Ah yes, Mozart. The child prodigy. The boy who amazed the world with his talent, even causing some to wonder if he was really a grown man with a medical condition making him appear as a boy. (upon exam, the doctors concluded that he was indeed a child, especially after his childlike behavior of riding a stick like it was a horse, but I digress). Also, Mozart wrote Twinkle Twinkle Little Star when he was a boy, right? Perhaps when he was 8, as pictured?
When he grew up?
Somebody else wrote the melody, we don’t know who. It was a popular French folk song called “Ah, vous dirai-je maman”, which is essence means, “Eh, what did you say, Mom?”
What Mozart did do is take that melody and write a series of 12 variations on the theme. This means that he took the simple melody and changed it up a bit, 12 different times. Because of this composition- Mozart’s variations of someone else’s ditty- the melody became well known and hence was associated with Mozart’s work. So go ahead and keep thinking of Mozart next time you hear a child sing their “A,B,C’s”, because Mozart was the one who immortalized the melody into the public’s hearts. Also, this is a very fun encore piece for pianists because it starts out so simple, and people don’t expect the fun that follows.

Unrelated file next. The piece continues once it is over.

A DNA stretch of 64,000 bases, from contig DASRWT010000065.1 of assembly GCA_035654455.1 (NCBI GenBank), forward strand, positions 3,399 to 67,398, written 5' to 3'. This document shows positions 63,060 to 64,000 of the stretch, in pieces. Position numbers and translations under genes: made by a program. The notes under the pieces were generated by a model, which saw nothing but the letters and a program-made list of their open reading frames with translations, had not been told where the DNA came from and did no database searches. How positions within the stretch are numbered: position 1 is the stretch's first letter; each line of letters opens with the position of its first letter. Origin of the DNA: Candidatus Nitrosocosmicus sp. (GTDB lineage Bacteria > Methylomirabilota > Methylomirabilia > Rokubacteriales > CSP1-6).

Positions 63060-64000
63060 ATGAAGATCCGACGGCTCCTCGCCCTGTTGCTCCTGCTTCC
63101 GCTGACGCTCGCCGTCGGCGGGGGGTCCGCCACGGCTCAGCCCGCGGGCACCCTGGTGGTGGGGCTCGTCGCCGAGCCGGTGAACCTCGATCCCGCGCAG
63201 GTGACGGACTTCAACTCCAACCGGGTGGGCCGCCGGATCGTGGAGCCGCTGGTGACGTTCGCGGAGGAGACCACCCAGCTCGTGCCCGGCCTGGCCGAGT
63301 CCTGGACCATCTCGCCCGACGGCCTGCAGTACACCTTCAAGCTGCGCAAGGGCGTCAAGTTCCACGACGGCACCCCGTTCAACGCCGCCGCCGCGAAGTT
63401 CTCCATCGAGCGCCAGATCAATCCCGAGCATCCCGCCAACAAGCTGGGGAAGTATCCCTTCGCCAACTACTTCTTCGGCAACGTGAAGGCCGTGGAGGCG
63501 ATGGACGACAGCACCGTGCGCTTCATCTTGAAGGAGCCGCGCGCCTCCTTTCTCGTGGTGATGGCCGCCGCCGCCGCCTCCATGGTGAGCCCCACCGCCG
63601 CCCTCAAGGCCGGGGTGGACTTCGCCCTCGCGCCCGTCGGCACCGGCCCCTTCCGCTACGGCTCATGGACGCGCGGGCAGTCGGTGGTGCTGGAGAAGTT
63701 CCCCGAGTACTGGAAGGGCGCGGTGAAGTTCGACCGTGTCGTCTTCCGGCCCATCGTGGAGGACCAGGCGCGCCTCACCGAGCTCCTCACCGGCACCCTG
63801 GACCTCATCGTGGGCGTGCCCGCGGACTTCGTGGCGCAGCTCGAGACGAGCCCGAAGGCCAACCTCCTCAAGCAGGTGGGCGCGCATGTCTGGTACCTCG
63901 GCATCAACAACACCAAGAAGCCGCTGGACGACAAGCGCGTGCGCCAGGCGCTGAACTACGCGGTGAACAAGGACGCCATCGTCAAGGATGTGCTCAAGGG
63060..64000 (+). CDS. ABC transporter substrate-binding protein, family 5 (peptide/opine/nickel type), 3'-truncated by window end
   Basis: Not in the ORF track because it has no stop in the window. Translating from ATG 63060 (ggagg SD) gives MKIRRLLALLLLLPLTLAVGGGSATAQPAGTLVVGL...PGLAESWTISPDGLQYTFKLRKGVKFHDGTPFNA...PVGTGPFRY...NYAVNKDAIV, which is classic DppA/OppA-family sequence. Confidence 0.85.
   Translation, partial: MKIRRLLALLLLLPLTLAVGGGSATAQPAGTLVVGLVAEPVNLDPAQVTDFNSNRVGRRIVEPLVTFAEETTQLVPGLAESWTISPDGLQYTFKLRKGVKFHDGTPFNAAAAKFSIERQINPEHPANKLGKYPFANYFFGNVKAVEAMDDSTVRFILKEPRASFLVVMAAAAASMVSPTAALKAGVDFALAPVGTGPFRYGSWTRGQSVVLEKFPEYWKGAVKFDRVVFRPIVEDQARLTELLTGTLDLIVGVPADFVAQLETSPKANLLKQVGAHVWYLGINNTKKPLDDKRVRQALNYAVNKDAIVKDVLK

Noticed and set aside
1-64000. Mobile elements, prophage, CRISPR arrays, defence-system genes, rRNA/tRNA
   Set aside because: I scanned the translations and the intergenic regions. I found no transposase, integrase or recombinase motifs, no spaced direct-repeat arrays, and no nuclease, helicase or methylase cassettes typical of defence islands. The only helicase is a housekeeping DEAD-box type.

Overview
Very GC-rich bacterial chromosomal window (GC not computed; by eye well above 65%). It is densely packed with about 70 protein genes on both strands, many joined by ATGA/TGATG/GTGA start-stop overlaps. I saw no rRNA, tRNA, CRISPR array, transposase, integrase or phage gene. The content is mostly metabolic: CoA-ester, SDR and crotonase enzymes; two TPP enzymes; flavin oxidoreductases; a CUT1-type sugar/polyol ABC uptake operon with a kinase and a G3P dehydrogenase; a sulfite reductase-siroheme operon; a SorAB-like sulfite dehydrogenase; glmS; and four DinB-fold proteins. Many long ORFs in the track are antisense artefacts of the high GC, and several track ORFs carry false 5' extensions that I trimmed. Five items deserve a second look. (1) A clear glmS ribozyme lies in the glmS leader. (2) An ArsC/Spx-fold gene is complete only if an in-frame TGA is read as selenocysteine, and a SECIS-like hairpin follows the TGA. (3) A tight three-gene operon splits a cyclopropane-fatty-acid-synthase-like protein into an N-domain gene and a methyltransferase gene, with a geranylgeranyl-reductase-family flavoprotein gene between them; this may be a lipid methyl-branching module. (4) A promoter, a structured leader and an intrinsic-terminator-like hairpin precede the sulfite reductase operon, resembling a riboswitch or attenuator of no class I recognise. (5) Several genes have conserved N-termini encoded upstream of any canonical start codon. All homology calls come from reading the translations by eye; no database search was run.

I hope this clarification does not shatter any of your fantasies of the child genius dreaming about astronomy. Rest assured that he did write many beautiful music pieces while he was a child. He wrote little nursery rhyme when he was 5:
He later wrote his first opera when he was 8.
To learn more about his childhood, I recommend this charming little booklet written specifically for children: Mozart: The story of a little boy and his sister who gave concerts, written by Thomas Tapper, now in the public domain.